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iSpring Supports the Amazing Morph Transition

PRODUCTS:   Suite,   Presenter

Here is some good news for all iSpringers with Microsoft PowerPoint 2016 and an Office 365 subscription. The latest transition in PowerPoint, Morph, gives you a unique new capability, and your iSpring software preserves the effect after conversion to online/mobile format. In this article, we've prepared a guide that will help you harness this "morphing" superpower wisely.

How the Morph transition works

The name of the Morph transition is pretty self-explanatory. It's all about a change or metamorphosis. To make this effect show its value, you need to have two adjacent slides with at least one common object, which can be an image, text, shape, SmartArt object, or chart. Simply change the object according to your taste on the second slide, and Morph will automatically figure out the difference and animate it. Consequently, people won't be forced to scour for small changes between slides themselves – instead they will see them at a glance during a smooth, gradual transition.

Morph is a real game-changer in the world of PowerPoint transitions. Of course, you can go with Origami, wherein the previous slide is folded into a bird that flutters and flies away, or any other beautiful PowerPoint effect. However, in general these animations are meant to entertain viewers, not inform them.

By concentrating on certain objects and their changes, Morph makes the transition between slides entertaining, yet meaningful. While the Origami transition prompts viewers to concentrate on a bird, Morph directs their attention exactly to where it should be.

Ideas for usage

Morph can be used in an endless variety of ways, and here are just a few ideas on how to make the most of the transition:

  • Move objects

    Morph is great for representing motion between slides. It's a real gift for content developers, as it saves time and effort by saving them from using tricky Motion Paths. You can use Morph to place puzzle details in the correct order (see the demo below) or imitate real-life motion to create a movie-like presentation.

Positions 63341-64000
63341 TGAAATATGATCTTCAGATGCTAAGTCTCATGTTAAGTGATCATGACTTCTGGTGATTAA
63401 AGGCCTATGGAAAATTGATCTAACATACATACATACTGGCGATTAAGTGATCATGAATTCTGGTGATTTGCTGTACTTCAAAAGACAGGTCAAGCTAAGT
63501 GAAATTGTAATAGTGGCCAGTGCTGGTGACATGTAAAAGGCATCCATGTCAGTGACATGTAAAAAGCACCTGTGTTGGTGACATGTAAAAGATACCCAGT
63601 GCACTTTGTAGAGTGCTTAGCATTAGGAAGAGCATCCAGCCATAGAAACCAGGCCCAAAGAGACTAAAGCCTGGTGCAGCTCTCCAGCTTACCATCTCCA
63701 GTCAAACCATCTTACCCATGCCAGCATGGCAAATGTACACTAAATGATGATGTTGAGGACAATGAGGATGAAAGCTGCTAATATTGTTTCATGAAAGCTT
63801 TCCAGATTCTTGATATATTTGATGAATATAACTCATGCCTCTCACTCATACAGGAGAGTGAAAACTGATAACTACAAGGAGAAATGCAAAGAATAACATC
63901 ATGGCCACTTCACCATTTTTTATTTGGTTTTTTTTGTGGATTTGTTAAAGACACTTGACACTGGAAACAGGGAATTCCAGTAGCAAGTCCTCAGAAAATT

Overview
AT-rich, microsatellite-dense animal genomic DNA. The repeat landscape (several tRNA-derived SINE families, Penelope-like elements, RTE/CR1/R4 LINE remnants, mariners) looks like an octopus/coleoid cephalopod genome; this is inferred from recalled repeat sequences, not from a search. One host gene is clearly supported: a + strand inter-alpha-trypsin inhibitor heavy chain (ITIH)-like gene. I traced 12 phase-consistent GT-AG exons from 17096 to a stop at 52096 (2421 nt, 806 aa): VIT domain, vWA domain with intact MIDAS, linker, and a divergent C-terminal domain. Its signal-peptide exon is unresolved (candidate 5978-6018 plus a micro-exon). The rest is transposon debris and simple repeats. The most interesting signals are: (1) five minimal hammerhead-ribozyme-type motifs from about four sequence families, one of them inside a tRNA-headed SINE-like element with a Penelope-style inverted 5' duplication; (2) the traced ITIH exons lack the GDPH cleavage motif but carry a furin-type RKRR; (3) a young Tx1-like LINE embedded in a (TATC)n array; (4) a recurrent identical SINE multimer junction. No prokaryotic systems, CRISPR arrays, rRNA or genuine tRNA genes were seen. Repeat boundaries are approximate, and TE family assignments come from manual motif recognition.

Move objects
  • Change colors

    Use this effect to highlight the key points of the slide; for example, the relevant elements of a chart or SmartArt object. The colors will be smoothly changed when moving from one slide to another.

    Change colors
  • Zoom in and out

    Start with a bigger picture and go into detail, or demonstrate a close-up and gradually zoom out.

    This could be a great substitute for the Grow/Shrink animations. You can use zooming to emphasize part of a big picture, or move to the various sections of your presentation from a table of contents.

    Zoom in and out
  • Play with words

    Highlight keywords when switching slides. This is especially effective when you have one big table of contents and gradually move from one chapter to another.

    Play with words
  • Rearrange characters

    Play a scrabble game by rearranging letters and creating an anagram effect in a word or a phrase.

    Rearrange characters
  • Use the effects in combination

    This is where the real metamorphosis comes into action. You can move, recolor, resize, and rotate one or more objects all at the same time. Regardless of how you apply Morph, it also works in reverse, when moving from the second to the first slide.

How iSpring supports Morph

What if you wish to share the results of your creative work with your friends, but unlike you they are not among the proud owners of the latest PowerPoint 2016 and a subscription to Office 365. When opening the presentation in PPT or PPTX format, users of previous PowerPoint versions will see the Fade transition instead of Morph.